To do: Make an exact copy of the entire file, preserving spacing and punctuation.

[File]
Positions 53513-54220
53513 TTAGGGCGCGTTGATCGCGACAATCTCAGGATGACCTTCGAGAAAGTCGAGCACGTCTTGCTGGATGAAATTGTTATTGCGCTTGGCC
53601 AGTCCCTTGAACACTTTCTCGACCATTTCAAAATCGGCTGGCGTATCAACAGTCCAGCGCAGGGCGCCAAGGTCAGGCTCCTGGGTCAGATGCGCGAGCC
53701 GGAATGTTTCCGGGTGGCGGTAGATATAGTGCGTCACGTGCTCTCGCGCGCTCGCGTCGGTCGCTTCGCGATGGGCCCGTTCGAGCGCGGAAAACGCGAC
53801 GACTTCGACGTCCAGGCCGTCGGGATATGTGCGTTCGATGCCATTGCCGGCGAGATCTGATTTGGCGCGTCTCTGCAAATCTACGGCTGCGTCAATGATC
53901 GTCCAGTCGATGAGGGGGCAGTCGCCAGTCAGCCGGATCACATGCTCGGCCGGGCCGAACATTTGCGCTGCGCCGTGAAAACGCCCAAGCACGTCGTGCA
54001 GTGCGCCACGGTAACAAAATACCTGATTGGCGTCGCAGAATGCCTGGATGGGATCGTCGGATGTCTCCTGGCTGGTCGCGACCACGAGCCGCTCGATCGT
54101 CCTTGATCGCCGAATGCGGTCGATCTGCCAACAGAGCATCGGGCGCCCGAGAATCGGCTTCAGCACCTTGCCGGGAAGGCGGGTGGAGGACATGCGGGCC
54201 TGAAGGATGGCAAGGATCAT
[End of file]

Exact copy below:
Positions 53513-54220
53513 TTAGGGCGCGTTGATCGCGACAATCTCAGGATGACCTTCGAGAAAGTCGAGCACGTCTTGCTGGATGAAATTGTTATTGCGCTTGGCC
53601 AGTCCCTTGAACACTTTCTCGACCATTTCAAAATCGGCTGGCGTATCAACAGTCCAGCGCAGGGCGCCAAGGTCAGGCTCCTGGGTCAGATGCGCGAGCC
53701 GGAATGTTTCCGGGTGGCGGTAGATATAGTGCGTCACGTGCTCTCGCGCGCTCGCGTCGGTCGCTTCGCGATGGGCCCGTTCGAGCGCGGAAAACGCGAC
53801 GACTTCGACGTCCAGGCCGTCGGGATATGTGCGTTCGATGCCATTGCCGGCGAGATCTGATTTGGCGCGTCTCTGCAAATCTACGGCTGCGTCAATGATC
53901 GTCCAGTCGATGAGGGGGCAGTCGCCAGTCAGCCGGATCACATGCTCGGCCGGGCCGAACATTTGCGCTGCGCCGTGAAAACGCCCAAGCACGTCGTGCA
54001 GTGCGCCACGGTAACAAAATACCTGATTGGCGTCGCAGAATGCCTGGATGGGATCGTCGGATGTCTCCTGGCTGGTCGCGACCACGAGCCGCTCGATCGT
54101 CCTTGATCGCCGAATGCGGTCGATCTGCCAACAGAGCATCGGGCGCCCGAGAATCGGCTTCAGCACCTTGCCGGGAAGGCGGGTGGAGGACATGCGGGCC
54201 TGAAGGATGGCAAGGATCAT